Alstom Revamps LRVs to Meet Evolving Mobility Needs

Posted on November 28, 2018 by Janna Starcic, Executive Editor

An Alstom Citadis light rail tram making its way through the city center of Reims, France.
An Alstom Citadis light rail tram making its way through the city center of Reims, France.
The French port town of La Rochelle is home to an Alstom Transport production facility that builds high-speed and light rail vehicles (LRV) for cities around the globe. The facility, which encompasses design and manufacturing, as well as a two test tracks, produces Alstom’s Citadis low-floor light rail vehicle — 110 per year. Over 2,400 Citadis trams have been purchased to date by nearly 54 cities around the world (22 in France). More than 60 cities have plans for a tramway system in the next few years, according to Alstom officials.

LRV Redesign
Currently, the facility is manufacturing its newest iteration of the Citadis tram, the X05, for a number of cities, including Nice, France and Casablanca, Morocco. Earlier this year, Alstom began testing and commissioning of the world’s first Alstom Citadis X05 LRV for Sydney’s new 7.4-mile network, currently under construction.

According to the company, the Citadis was upgraded to deliver extra dimensions, capacity, flexibility, speed, and an enhanced passenger experience to allow higher service frequency throughout the day, and thereby, increase the number of people an operator can carry on a network per year.

The new LRVs designed for Sydney, include double-doors for improved access and passenger flows, large balcony style windows, multi-purpose areas, and ambient LED lighting. CCTV monitoring, emergency intercoms, and the latest wayfinding aids for passenger information and real-time travel information are also featured.

The Citadis X05 platform integrates new technologies for lower energy consumption (permanent magnet motors); easier sub-system integration and maintenance; higher speeds of up to 50 mph; operation on existing and new tracks; catenary-free range (besides APS).

The LRV also offers an 11% reduction of maintenance costs based on technical innovations, including an optimized monitoring system; Ethernet network for a quick download of monitoring data from a single access point for the upload of infotainment and passenger information system in manual or automatic wireless mode.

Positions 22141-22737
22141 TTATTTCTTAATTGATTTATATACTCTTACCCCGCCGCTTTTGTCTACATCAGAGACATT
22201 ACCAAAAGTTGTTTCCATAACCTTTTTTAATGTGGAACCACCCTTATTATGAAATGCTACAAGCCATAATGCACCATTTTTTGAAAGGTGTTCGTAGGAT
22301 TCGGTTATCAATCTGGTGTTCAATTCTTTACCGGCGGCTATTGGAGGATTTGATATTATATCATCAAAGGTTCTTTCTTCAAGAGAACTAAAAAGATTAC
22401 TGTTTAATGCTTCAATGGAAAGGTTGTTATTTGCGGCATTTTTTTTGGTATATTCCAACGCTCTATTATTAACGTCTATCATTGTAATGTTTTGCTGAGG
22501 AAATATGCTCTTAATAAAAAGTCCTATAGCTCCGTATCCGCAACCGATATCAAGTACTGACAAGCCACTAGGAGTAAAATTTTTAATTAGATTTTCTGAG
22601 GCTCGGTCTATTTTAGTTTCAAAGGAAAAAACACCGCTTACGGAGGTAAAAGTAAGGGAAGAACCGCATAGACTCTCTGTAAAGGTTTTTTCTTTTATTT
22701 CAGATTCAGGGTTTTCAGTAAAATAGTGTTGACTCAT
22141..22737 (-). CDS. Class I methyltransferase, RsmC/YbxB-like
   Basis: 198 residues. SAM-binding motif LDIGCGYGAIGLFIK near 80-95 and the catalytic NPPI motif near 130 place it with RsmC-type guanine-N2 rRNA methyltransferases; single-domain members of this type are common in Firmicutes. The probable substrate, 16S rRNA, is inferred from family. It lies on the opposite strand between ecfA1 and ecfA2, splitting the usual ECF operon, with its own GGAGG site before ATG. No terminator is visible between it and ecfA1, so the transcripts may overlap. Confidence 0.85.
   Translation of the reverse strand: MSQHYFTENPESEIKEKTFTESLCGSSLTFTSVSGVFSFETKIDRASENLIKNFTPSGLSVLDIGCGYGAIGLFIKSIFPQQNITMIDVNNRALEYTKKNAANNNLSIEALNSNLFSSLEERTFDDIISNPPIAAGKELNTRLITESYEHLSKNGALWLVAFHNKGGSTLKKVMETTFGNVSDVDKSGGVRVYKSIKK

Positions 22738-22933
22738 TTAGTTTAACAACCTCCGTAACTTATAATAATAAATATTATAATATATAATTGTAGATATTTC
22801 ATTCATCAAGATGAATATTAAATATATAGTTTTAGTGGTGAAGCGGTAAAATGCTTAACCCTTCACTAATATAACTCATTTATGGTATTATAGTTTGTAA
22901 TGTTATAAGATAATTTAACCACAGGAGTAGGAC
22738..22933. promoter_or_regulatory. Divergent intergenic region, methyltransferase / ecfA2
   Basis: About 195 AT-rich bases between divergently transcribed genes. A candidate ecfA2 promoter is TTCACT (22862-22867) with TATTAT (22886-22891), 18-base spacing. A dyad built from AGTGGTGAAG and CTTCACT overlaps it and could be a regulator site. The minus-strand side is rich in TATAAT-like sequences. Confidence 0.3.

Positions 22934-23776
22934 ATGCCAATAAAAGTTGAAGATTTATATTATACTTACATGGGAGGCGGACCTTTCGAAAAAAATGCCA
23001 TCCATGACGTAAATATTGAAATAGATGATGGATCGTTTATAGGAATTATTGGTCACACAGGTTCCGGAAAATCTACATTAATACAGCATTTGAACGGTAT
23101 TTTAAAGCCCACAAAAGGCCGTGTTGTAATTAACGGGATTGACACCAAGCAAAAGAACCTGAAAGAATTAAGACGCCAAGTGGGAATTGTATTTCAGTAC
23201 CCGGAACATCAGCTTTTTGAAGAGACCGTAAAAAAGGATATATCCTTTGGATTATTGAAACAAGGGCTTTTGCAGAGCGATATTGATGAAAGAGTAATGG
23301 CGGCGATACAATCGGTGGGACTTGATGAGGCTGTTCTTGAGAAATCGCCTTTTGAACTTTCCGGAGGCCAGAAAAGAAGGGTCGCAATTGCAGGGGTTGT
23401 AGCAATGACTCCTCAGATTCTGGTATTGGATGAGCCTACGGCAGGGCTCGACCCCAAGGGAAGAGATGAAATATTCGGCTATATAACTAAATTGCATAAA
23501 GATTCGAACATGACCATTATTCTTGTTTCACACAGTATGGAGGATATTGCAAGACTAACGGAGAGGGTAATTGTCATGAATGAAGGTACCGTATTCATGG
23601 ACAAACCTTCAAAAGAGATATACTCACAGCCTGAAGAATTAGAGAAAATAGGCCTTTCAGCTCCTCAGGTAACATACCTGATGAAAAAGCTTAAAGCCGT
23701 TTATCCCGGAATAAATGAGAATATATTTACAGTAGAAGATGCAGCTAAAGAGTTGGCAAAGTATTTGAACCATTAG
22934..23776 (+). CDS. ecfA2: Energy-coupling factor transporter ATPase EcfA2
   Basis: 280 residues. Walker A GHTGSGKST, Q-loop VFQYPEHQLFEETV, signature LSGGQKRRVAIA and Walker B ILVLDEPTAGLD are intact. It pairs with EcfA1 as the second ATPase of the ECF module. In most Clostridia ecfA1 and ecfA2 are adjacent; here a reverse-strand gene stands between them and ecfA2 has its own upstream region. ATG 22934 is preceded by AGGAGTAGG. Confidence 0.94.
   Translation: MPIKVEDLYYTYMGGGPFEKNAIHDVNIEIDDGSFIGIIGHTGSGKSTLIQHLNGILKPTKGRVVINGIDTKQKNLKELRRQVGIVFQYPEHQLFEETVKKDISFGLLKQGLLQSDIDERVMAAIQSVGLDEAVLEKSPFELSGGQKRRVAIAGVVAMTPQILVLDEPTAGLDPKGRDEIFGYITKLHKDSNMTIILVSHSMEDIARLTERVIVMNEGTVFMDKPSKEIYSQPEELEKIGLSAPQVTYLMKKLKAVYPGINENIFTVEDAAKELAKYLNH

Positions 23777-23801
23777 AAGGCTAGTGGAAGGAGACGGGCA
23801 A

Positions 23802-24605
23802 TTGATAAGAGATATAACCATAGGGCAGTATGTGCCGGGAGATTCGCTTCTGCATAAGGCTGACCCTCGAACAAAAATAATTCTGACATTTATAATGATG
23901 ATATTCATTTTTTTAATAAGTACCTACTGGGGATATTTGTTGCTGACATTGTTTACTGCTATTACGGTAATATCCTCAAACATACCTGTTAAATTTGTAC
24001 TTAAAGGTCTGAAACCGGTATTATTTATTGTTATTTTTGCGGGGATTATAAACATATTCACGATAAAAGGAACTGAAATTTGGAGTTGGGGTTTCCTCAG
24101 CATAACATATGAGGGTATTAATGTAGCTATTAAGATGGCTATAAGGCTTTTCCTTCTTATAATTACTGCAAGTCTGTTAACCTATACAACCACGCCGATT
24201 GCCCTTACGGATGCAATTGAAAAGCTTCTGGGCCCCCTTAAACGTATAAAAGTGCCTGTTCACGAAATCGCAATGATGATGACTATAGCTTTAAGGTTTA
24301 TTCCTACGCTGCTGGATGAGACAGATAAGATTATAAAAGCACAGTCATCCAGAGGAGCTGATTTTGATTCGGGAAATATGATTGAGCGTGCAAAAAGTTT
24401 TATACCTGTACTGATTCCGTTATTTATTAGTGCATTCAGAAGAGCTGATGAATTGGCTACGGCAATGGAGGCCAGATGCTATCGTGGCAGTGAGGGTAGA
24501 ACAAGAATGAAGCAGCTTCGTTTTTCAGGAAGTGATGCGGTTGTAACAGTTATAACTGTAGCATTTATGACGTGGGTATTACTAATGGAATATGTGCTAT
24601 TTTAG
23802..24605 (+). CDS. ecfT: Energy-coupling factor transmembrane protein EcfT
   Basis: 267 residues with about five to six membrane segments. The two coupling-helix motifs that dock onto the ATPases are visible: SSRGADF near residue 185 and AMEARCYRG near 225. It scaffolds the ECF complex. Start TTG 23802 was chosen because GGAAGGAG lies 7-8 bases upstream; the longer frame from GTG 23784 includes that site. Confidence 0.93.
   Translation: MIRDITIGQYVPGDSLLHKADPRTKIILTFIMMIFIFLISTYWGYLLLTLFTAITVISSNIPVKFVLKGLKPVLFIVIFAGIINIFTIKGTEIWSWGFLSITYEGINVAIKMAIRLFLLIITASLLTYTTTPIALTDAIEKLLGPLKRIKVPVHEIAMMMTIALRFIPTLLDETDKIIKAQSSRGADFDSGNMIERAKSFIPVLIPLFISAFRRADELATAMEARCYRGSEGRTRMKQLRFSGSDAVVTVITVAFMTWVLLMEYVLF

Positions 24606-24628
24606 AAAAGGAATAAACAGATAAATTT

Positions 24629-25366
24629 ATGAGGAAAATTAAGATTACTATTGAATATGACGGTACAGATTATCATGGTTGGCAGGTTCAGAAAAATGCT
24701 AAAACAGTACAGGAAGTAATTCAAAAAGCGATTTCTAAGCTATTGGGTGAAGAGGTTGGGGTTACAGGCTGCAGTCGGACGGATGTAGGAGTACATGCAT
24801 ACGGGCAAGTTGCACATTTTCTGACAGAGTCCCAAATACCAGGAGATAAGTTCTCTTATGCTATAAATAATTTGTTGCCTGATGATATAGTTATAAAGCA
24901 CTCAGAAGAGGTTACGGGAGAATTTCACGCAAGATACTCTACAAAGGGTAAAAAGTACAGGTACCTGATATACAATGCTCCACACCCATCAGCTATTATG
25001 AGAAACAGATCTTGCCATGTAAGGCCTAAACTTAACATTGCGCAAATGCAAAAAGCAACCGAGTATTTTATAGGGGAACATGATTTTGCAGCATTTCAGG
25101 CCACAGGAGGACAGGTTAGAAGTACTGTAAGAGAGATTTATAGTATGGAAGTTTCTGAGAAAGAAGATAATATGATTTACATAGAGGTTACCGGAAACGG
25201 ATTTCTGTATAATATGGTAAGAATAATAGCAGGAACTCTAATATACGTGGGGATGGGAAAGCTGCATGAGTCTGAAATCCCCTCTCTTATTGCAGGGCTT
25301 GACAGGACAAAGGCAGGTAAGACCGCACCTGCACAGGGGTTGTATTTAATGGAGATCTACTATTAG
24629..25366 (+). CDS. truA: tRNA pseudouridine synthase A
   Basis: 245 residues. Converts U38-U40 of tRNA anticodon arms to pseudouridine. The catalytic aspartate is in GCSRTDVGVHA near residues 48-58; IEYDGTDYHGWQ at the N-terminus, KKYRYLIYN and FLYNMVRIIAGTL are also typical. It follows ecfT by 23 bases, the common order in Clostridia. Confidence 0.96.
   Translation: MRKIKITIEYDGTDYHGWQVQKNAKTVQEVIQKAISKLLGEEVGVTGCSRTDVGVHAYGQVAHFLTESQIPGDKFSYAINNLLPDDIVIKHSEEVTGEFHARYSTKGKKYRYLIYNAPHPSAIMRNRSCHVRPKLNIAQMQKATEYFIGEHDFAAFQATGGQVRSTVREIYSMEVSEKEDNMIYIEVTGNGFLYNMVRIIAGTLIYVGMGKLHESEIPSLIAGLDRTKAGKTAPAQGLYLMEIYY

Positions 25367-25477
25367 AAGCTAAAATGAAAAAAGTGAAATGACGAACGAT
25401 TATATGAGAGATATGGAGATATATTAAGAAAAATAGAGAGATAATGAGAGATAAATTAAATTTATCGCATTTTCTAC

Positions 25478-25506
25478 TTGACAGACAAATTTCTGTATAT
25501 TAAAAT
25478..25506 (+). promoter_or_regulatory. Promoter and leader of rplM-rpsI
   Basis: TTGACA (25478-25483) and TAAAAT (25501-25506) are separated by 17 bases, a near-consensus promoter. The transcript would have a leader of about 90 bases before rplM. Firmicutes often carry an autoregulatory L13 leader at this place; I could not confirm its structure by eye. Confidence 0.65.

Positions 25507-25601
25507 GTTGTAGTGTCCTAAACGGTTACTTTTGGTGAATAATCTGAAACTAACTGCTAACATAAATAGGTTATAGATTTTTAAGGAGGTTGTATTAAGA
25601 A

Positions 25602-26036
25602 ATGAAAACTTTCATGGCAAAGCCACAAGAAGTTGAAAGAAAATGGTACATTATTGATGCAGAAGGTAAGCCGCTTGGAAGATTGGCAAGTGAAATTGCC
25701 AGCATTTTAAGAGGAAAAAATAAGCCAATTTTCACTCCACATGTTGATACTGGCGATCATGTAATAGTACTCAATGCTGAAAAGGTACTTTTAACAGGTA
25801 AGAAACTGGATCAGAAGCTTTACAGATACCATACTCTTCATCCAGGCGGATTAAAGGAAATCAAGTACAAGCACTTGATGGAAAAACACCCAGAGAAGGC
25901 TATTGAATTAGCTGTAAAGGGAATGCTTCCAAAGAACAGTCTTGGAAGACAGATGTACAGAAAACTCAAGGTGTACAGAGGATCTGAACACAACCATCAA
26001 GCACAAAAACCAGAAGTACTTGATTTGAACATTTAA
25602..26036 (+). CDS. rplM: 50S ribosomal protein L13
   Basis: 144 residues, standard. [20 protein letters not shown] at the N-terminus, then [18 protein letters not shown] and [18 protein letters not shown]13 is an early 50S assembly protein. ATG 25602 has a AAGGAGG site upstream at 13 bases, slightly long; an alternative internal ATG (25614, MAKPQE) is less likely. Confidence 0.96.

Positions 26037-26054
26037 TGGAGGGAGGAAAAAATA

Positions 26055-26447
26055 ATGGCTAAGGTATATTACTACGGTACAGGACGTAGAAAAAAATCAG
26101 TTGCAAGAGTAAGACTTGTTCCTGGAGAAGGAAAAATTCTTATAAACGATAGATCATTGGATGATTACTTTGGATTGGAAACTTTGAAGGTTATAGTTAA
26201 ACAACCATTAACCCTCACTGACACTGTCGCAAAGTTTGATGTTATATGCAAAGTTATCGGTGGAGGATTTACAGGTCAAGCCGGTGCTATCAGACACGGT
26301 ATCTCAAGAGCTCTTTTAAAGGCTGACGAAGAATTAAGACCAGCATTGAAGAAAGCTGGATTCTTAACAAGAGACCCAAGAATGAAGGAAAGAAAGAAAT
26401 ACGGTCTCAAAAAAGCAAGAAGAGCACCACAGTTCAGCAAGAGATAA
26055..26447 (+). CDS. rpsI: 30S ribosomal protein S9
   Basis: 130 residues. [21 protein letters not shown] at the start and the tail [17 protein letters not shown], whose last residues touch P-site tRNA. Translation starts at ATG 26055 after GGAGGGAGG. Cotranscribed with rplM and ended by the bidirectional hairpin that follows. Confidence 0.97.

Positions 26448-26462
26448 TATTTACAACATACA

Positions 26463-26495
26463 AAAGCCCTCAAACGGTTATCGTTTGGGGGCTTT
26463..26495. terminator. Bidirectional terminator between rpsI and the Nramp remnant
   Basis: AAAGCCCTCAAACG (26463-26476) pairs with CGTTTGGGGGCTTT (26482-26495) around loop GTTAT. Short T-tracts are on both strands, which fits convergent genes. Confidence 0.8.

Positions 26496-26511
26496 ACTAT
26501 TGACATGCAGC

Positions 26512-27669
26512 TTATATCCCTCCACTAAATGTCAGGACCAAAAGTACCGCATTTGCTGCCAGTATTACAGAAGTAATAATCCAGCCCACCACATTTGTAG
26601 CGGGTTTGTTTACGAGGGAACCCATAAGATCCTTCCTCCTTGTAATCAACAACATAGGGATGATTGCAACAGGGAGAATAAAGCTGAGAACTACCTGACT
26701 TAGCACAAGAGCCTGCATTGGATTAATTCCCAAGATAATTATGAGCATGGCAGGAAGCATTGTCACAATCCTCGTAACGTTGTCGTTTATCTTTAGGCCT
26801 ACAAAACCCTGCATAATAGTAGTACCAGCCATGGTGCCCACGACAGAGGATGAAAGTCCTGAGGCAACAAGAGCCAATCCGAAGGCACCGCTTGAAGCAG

Charging system
Another recent Alstom innovation is its SRS conductive static charging system, which is designed to recharge tramway vehicles equipped with on-board energy storage at ground level, eliminating obtrusive overhead infrastructure equipment. The SRS allows the recharge of on-board equipment (super-capacitors and batteries) by contact in 20 seconds during normal dwell time at passenger stops.

The SRS is an unobtrusive, compact solution offering easy integration into the cityscape. Control of positioning and power supply functions are integrated within the same equipment (no extra signaling devices required).

As a conductive ground-level solution, SRS is compatible with a wide range of vehicle dimensions (width, height, and length), regardless of the manufacturer.
SRS is composed of fixed infrastructure equipment, leading to facilitated maintenance operations and higher availability of charging spots. This technology is derived from Alstom’s APS ground-level system, which supplies power through a third rail. The APS system for catenary-free tramway operation is in installed in seven cities worldwide with more than 20 million miles run, to date, according to the company.

Workers at Alstom’s La Rochelle, France-based production facility work on a Citadis X05 light rail vehicle.
Workers at Alstom’s La Rochelle, France-based production facility work on a Citadis X05 light rail vehicle.
Reims Tramway
The tram system in Reims, France, which launched April 2011, utilizes a catenary-free APS power supply on a portion (one mile) of its seven-mile system, which helps preserve the look of Reims’ historical city center. The system operates 18 Alstom Citadis trams serving 23 stations, with seven electrical substations.

The 105-foot-long low-floor vehicles are designed to suggest the look of a champagne glass to coincide with the city’s status as the “unofficial capital of the Champagne wine-growing region.”

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